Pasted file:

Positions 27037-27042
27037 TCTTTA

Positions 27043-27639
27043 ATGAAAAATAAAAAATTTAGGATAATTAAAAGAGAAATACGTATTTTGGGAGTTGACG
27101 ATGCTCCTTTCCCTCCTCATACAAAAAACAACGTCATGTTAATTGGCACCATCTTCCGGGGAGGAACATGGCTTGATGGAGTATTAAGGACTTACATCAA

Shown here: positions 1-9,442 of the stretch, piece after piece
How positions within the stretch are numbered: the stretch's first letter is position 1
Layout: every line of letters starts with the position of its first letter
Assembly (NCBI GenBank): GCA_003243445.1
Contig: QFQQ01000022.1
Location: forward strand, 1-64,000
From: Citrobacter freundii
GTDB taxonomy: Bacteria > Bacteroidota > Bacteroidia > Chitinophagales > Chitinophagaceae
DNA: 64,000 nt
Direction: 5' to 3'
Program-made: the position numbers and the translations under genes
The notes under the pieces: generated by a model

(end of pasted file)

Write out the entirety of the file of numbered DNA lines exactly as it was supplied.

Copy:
Positions 27037-27042
27037 TCTTTA

Positions 27043-27639
27043 ATGAAAAATAAAAAATTTAGGATAATTAAAAGAGAAATACGTATTTTGGGAGTTGACG
27101 ATGCTCCTTTCCCTCCTCATACAAAAAACAACGTCATGTTAATTGGCACCATCTTCCGGGGAGGAACATGGCTTGATGGAGTATTAAGGACTTACATCAA

Shown here: positions 1-9,442 of the stretch, piece after piece
How positions within the stretch are numbered: the stretch's first letter is position 1
Layout: every line of letters starts with the position of its first letter
Assembly (NCBI GenBank): GCA_003243445.1
Contig: QFQQ01000022.1
Location: forward strand, 1-64,000
From: Citrobacter freundii
GTDB taxonomy: Bacteria > Bacteroidota > Bacteroidia > Chitinophagales > Chitinophagaceae
DNA: 64,000 nt
Direction: 5' to 3'
Program-made: the position numbers and the translations under genes
The notes under the pieces: generated by a model